Social Scene everything but broken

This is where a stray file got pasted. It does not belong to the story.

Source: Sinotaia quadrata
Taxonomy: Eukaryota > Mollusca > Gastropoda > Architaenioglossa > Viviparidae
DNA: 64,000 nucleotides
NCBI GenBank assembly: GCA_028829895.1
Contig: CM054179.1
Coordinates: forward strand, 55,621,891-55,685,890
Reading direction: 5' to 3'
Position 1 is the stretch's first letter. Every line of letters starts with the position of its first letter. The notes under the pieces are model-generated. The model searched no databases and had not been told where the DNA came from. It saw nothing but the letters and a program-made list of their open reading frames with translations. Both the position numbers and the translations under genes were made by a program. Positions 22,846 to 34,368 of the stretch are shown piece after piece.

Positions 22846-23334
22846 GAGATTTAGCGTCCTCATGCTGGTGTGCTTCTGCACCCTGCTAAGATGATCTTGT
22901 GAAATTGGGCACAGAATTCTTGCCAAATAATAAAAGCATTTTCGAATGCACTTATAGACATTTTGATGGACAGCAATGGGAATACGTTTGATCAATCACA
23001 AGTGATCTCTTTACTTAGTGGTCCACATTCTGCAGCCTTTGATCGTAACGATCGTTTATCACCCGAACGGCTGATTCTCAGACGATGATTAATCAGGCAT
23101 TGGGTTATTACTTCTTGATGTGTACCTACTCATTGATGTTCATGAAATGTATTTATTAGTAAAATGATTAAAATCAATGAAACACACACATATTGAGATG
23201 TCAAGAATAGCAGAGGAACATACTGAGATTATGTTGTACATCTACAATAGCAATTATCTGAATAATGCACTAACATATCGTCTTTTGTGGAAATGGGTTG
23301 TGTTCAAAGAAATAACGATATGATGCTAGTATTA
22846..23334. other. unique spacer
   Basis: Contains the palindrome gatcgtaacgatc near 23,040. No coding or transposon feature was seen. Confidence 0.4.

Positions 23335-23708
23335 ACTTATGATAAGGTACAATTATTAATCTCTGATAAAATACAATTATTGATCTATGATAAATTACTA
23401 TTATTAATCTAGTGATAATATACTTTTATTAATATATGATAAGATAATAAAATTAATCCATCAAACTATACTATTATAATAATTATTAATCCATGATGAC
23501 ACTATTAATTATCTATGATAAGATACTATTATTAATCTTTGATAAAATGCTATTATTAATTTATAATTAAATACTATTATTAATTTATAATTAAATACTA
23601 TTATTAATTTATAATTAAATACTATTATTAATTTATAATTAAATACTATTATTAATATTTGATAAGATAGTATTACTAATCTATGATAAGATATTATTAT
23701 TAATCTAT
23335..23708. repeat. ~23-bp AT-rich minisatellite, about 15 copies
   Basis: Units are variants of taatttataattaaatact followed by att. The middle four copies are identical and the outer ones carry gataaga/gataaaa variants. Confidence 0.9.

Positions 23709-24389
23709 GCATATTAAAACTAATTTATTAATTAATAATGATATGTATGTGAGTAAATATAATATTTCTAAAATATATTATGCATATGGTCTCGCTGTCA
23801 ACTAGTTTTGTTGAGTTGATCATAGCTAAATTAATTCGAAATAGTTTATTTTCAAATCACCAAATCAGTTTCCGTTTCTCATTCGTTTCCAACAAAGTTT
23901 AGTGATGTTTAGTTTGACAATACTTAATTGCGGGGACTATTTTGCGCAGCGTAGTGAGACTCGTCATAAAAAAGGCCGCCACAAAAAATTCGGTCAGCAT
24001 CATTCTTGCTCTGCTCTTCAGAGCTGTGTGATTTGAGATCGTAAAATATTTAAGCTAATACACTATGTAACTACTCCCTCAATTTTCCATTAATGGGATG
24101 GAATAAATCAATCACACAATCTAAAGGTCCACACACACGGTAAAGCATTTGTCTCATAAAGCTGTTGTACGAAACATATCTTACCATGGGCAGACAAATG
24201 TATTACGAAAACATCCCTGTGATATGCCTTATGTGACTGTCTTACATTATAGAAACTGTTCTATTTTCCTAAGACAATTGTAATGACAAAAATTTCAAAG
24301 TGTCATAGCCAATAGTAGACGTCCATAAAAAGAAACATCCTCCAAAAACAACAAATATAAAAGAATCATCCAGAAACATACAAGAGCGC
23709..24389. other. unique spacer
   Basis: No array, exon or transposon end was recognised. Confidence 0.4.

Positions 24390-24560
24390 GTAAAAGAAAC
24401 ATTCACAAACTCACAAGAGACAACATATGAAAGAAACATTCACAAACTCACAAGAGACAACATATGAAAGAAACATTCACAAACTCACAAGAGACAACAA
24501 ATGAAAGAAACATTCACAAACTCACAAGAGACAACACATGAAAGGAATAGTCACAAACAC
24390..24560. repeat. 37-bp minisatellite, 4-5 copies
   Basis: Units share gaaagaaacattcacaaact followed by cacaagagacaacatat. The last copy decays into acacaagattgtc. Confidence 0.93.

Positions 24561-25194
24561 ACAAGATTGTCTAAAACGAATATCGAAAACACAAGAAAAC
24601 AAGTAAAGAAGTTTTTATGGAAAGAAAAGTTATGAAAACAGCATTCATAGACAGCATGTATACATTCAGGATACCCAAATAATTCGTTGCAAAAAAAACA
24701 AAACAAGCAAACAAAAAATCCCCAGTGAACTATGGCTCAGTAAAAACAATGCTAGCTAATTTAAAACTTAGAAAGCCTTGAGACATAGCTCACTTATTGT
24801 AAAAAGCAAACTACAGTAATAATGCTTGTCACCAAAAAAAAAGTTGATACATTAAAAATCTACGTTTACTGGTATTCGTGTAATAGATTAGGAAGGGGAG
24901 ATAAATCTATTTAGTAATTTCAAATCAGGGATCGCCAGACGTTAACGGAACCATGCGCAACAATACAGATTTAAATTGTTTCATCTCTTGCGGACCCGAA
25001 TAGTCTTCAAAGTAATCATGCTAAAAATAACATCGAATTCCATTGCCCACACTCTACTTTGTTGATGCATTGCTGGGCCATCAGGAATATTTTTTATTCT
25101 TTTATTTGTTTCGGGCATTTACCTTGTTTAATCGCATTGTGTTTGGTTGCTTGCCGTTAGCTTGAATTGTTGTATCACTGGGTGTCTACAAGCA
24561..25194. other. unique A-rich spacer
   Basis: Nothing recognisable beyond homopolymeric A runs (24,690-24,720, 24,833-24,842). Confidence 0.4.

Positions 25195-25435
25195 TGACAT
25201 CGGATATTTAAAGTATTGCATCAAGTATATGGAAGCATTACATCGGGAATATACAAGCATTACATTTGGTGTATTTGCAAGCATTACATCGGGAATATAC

It’s nice to be pleasantly surprised by an opening act. It’s even better to be blown away by the headliner. On Wednesday, Sept. 22, The Sea and Cake opened for Canadian alt-rock group Broken Social Scene at Higher Ground. Broken Social Scene is a musical collective with Kevin Drew and Brendan Canning at its core. Other notable members include Andrew Whiteman of Apostle of Hustle, Justin Peroff of Junior Blue and Lisa Lobsinger of Reverie Sound Revue who filled Leslie Fiest’s slot as front woman on this tour. Nearly all members of the band are involved in other musical projects, but on Wednesday, Broken Social Scene came together in a way that was greater than the sum of its indie-rock veteran parts. “I was flabbergasted. They all came together perfectly,” Thailur Vendenbergh, who attended the show, said. “I didn’t expect them to sound that full live.” Broken Social Scene took the stage that night in a cloud of purple smoke, with drinks in hand, and began with a strange, ambient intro. Then they jumped right in to the larger-than-life anthem — which may have been the theme song for the night — “Superconnected.” Drew’s vocals were drenched in reverb and an ethereal echo that gave them a hue more saturated than the magenta and teal stage lights that glowed behind the performers. Drew’s voice took on an intangible and grandiose quality as they played songs like “World Sick,” “Chase Scene” and “All to All” off their newest album, “Forgiveness Rock Record” — which was co-produced by The Sea and Cake’s John McEntire — and dropped to a vulnerable, utterly human tone during a moving rendition of “Lover’s Spit,” off Broken Social Scene’s first album, “You Forgot It In People.” Andrew Whiteman took the mic to perform “Art House Director” and the Apostle of Hustle song “Soul Unwind.” They also ended the night with a faster, more upbeat version of “Major Label Debut” than is on their self-titled LP. The stage swelled from six to 11 musicians during their two-and-a-half-hour set. With different arrangements for nearly every song, Broken Social Scene demonstrated a mastery of the stage and their performance was nothing less than a class act. “It was in the top 10 shows I’ve ever seen and I’ve been going to shows since 2006,” concertgoer Sam Punia said. They were not above having fun, however. Drew announced that they had been on the Nickelodeon show “Yo Gabba Gabba” earlier that day and proceeded to show the crowd “The Peanut Butter Dance.” Canning heckled an audience member who requested an Aerosmith song and had no problem announcing that he had “a special blend” in his teacup. Broken Social Scene gave the audience more than one could hope for on a Wednesday night. “We’re just here to play our guts out for you,” Drew said. They had a small army on stage and played a generous five-song encore. They didn’t take on-stage banter too far, and played plenty of crowd favorites from their three staple albums. Still, Broken Social Scene brought something more to Higher Ground that night. “This is the moment ladies and gentlemen, will you carry me? I don’t want to get hurt,” Drew said before he jumped off the stage to be hoisted by his fans. He got back onstage and ordered the audience, “Raise your hands in the air and on the count of three say, ‘Let it fucking go!'” And the crowd did. “It’s called life mother-fuckers, life.” Drew said. Their two-and-a-half-hour set was like a single moment of being that climaxed in a unified moment of individual catharsis. In this cleansing it was as though everyone in Higher Ground that Wednesday night became, shall I say, “Superconnected.” The band then jumped into the noisy, driving, guitar-heavy, life-loving instrumental jam “Meet Me In the Basement,” and the whole crowed seemed to dance together with an unplaceable quality that thrived without words.